The Oneida Community: A Record of an Attempt to Carry Out the Principles of Christian Unselfishness and Scientific Race-improvement

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G. Redway, 1900 - 158 pages
 

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Page 49 - For John came neither eating nor drinking, and they say, He hath a devil. The Son of man came eating and drinking, and they say, Behold a man gluttonous, and a winebibber, a friend of publicans and sinners.
Page 36 - That we give up the practice of Complex Marriage, not as renouncing belief in the principles and prospective finality of that institution, but in deference to the public sentiment which is evidently rising against it...
Page 67 - English descent. 73 not a word or a thought of retort left in me. I felt like pouring out my soul in tears, but there was too much pride left in me yet to make an exhibition of myself. The work had only been begun. For days and weeks after I found myself recalling various passages of my criticism and reviewing them in a new light; the more I pondered, the more convinced I became of the justice of what at first my spirit had so violently rebelled against. In my subsequent experience with criticism...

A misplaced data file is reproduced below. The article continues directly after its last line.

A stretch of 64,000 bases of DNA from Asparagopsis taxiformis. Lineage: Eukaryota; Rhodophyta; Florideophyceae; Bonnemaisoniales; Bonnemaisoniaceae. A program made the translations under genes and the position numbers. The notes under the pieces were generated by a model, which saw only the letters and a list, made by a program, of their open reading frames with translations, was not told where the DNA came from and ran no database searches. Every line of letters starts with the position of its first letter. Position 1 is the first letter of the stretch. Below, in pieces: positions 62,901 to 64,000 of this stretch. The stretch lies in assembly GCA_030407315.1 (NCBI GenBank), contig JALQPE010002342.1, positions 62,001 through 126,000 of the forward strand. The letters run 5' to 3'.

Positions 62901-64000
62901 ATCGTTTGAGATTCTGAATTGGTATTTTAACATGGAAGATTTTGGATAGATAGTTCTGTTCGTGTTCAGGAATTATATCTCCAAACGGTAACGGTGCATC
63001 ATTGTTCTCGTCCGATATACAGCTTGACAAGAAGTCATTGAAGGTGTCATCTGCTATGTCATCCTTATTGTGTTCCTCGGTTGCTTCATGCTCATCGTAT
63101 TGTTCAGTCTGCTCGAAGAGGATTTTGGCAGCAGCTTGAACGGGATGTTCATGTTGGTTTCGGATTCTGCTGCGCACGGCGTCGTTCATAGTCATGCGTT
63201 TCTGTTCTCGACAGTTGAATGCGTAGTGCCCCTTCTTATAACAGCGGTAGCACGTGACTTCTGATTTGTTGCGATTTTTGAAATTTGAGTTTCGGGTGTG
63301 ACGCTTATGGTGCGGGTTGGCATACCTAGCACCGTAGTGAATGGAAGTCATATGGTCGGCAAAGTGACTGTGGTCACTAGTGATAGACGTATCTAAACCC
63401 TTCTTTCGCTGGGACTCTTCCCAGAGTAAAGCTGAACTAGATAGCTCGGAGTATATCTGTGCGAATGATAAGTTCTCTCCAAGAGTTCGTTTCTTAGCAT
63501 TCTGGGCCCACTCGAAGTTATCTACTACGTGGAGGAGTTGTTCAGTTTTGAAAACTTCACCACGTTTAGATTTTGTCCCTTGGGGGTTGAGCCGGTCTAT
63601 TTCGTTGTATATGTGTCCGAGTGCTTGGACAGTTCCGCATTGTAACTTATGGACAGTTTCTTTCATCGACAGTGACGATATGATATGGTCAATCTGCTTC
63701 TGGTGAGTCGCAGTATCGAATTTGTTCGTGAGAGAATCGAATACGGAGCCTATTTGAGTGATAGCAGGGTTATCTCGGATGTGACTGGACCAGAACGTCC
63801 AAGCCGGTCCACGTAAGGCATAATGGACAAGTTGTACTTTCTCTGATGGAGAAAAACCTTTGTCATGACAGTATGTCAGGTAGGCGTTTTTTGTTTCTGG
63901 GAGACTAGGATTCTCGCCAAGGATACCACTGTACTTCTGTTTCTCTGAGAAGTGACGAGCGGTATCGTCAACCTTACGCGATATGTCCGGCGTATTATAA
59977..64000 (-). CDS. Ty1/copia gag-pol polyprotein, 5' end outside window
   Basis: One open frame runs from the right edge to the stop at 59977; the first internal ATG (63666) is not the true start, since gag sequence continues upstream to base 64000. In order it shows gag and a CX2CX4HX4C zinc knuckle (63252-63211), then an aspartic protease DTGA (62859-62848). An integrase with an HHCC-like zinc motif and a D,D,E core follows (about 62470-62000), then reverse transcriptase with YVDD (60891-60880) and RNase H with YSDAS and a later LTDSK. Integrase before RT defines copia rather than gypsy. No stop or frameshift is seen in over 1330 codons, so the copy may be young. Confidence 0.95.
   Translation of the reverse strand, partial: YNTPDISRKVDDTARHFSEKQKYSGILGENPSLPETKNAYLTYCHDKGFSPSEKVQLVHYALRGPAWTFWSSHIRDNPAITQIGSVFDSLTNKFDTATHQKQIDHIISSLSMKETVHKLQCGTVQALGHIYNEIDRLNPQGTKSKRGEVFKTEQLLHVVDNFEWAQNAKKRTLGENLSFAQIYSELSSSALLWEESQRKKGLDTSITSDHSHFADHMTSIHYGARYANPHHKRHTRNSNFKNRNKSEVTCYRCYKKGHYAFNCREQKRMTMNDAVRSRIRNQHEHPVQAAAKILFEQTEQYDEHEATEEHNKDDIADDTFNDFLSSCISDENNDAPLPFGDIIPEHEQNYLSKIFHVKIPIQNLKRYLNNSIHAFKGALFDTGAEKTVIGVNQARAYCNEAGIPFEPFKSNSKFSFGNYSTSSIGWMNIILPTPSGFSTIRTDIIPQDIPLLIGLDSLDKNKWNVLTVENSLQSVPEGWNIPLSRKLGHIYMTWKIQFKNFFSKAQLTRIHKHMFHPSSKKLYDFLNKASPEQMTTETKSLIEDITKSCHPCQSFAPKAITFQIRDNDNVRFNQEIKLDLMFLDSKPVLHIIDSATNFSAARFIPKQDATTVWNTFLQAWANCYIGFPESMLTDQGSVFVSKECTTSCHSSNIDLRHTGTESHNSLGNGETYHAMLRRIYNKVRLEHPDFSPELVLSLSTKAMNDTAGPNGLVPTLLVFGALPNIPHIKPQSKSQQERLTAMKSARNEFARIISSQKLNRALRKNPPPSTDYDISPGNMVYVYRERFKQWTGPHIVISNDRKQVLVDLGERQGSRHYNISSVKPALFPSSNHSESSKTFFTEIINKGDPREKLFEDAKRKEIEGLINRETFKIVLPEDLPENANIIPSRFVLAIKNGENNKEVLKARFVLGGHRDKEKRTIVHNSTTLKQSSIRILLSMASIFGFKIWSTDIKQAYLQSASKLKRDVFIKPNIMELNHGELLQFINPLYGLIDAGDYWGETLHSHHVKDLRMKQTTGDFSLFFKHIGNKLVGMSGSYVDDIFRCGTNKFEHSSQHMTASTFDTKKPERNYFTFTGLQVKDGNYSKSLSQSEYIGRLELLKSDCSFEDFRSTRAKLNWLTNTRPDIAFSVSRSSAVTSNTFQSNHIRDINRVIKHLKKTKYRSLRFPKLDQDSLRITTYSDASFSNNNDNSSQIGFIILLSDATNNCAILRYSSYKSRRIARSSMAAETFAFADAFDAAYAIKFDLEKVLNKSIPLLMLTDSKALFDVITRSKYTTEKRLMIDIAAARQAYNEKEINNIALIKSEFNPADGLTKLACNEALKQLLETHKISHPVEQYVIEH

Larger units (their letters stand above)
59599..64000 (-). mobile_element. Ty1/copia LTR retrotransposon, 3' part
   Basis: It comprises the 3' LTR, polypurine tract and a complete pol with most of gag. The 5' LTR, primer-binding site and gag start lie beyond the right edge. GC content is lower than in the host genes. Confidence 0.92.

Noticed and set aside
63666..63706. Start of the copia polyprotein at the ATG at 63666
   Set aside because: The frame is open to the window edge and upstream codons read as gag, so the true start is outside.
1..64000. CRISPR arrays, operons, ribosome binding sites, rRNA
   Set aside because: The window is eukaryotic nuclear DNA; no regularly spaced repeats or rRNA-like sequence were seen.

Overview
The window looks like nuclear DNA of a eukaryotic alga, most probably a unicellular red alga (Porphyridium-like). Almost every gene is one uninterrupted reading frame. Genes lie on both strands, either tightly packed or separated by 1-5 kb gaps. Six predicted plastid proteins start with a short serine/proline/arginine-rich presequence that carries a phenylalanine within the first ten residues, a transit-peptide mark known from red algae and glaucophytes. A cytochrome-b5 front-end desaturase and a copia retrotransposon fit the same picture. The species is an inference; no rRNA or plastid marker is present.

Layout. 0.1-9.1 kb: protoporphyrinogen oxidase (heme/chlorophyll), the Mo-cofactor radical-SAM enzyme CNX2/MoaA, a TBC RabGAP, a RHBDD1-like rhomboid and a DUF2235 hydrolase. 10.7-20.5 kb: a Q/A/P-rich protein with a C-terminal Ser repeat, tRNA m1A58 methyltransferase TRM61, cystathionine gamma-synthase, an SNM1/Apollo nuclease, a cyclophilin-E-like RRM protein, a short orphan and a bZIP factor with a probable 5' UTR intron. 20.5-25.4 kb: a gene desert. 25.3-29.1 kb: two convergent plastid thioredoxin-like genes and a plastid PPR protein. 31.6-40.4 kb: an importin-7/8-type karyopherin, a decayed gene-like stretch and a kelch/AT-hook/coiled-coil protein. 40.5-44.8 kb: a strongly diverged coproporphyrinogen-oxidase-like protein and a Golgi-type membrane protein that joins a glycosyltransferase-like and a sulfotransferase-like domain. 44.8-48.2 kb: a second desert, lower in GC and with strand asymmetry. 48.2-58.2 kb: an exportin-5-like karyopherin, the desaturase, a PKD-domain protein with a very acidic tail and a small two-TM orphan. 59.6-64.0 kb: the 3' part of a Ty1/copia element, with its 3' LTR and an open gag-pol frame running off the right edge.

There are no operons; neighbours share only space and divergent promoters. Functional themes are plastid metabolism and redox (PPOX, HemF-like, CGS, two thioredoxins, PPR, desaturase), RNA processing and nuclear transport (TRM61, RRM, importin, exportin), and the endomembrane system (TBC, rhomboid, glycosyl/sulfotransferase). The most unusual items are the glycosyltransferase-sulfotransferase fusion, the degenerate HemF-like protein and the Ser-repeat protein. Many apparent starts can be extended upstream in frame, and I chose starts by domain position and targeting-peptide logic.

Page 77 - ... any other purposes. If he could write in these terms to the Sovereign, in his Memoirs he wrote with even greater warmth : — I will not say more than that the generous support which I had uniformly received from her Majesty and from the Prince, and all that passed on the occasion of the retirement, made an impression on my heart that can never be effaced.
Page 37 - If you accept these modifications, the community will consist of two distinct classes — the married and the celibates — both legitimate; but the last preferred. " What will remain of our communism after these modifications may be defined thus :
Page 37 - We shall hold our property and businesses in common, as now. "2. We shall live together in a common household and eat at a common table, as now. "3. We shall have a common children's department as now. "4. We shall have our daily evening meetings, and all of our present means of moral and spiritual...
Page 21 - I do not pretend to perfection in externals. I only claim purity of heart and the answer of a good conscience toward God. A book may be true and perfect in sentiment, and yet be deficient in graces of style and typographical accuracy.
Page 65 - ... Perkins, the Nestorian missionary, and Champion, who went to Africa, but subsequently returned and died. One of the weekly exercises of this society was a frank criticism of each other's character, for the purpose of improvement. The mode of proceeding was this: At each meeting, the member whose turn it was, according to the alphabetical order of his name, to submit to criticism, held his peace, while the other members, one by one, told him his faults in the plainest way possible. This exercise...
Page 35 - No matter what his other qualifications may be, if a man cannot love a woman and be happy in seeing her loved by others, he is a selfish man, and his place is with the potherds of the earth.

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